Direct Sampling Mode with No Hardware Modifcations

Update: There is now a newer driver that allows HF tuning without hardware mods via a different mechanism. The new mod seems to work better than this one. Read about it at

Over on the Reddit RTL-SDR forums user Jengal has posted a modified RTLSDR.dll dll file for SDR# which allows the direct sampling mode to be used on the R820T without the need for any hardware modifications. The modified dll is compiled from keenerds experimental branch of the RTL-SDR driver, which uses code for the no hardware mod written by tejeez. The no hardware direct sampling code was inspired by Anonofish’s discovery where he found that the E4000 based RTL-SDR could tune to AM radio without the need for the direct sampling mod (though this appears to be now patched in the newer rtlsdr drivers).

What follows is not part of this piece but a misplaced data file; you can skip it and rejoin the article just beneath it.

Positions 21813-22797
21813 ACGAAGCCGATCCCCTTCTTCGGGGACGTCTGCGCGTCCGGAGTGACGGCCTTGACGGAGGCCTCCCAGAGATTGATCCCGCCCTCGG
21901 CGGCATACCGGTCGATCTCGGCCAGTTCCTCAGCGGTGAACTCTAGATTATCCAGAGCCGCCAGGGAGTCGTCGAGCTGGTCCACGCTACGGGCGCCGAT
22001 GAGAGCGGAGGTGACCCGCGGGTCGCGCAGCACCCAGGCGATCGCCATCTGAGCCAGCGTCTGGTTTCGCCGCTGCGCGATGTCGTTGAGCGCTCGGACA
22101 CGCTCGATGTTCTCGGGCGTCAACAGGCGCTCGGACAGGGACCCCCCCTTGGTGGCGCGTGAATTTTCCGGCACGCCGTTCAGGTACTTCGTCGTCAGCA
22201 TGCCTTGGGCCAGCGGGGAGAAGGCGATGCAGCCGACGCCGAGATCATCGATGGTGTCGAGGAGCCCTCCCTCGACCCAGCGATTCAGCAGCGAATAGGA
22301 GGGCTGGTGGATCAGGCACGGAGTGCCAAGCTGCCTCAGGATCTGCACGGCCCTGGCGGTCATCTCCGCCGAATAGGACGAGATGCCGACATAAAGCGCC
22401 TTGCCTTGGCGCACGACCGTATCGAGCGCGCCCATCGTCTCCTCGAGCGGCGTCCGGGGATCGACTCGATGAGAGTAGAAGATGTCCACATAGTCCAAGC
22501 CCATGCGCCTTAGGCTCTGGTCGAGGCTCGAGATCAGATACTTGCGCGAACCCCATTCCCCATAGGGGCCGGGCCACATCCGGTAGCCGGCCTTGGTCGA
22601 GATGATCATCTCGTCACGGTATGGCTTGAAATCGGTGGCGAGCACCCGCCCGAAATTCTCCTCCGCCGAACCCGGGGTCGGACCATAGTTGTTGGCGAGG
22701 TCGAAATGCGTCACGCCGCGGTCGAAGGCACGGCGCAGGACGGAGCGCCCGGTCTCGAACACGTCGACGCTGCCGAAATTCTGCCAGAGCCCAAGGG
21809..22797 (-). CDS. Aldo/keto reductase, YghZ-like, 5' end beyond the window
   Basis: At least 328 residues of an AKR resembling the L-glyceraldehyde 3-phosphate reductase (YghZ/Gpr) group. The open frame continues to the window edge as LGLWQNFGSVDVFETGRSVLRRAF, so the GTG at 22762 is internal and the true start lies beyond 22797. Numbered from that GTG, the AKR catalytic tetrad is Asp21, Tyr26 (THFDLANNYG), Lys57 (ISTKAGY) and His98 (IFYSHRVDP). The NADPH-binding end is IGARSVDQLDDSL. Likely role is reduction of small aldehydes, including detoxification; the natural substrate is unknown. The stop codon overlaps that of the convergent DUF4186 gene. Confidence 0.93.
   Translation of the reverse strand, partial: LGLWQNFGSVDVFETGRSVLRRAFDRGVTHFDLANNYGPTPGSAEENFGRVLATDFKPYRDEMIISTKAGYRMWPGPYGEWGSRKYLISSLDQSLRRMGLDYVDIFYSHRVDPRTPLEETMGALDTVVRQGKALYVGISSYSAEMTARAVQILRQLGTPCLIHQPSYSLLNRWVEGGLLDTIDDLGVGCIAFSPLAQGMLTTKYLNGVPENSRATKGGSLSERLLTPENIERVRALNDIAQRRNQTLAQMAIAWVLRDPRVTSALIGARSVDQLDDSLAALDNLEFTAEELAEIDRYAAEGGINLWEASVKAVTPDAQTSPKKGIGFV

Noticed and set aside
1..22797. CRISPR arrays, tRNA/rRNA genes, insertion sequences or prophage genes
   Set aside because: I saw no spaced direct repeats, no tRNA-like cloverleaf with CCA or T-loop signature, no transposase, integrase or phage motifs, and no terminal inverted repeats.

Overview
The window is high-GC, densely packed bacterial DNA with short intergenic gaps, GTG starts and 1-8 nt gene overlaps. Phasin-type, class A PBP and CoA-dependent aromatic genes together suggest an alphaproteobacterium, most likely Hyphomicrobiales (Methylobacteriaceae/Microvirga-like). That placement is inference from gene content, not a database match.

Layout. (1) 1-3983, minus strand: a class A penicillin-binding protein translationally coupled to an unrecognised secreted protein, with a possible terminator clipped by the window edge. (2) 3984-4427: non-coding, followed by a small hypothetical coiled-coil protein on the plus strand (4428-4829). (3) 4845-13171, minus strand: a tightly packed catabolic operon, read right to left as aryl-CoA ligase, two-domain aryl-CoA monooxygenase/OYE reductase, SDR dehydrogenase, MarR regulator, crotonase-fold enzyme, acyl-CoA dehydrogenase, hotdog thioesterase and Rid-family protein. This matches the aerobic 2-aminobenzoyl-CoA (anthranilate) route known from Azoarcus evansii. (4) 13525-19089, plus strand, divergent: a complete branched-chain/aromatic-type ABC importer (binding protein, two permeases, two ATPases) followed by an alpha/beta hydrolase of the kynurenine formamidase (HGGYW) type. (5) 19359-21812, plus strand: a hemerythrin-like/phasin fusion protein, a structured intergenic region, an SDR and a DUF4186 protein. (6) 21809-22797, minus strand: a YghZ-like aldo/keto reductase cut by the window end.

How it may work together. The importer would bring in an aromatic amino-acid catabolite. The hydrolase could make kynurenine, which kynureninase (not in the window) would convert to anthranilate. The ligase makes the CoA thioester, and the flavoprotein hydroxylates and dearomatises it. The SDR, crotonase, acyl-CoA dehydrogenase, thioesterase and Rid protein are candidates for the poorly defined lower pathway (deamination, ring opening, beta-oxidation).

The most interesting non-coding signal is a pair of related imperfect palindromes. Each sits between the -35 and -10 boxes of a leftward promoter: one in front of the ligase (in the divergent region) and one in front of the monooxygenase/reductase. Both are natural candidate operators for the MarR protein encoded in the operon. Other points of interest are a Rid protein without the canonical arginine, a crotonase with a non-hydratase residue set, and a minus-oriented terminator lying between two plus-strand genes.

The direct sampling mod is a hardware modification to the RTL-SDR which allows it to receive HF frequencies between 0-14.4 MHz without the need for an upconverter. It works by connecting an antenna directly to the RTL2832U chip, thus bypassing the tuner. Teejez’s modification tells the RTL-SDR to bypass the tuner in software, allowing antennas to be connected to the normal antenna port. HF reception with the experimental driver is very poor in comparison to the direct sampling hardware mod or an upconverter, but even so Jengal was able to receive AM Radio, an SSB ham radio signal and an HF weather report with a simple longwire antenna.

To use the modified dll, simply download it from this link, rename it to rtlsdr.dll, and replace the original rtlsdr.dll in the SDR# folder. Then connect an HF antenna to the normal antenna port and in SDR# tune to a frequency between 0-14.4 MHz. Next turn ON the RTL AGC option in the configure menu. Jengal replaced the function of the RTL AGC option with the direct sampling mod. He found that best reception occurred when he set the gain to 48 dB.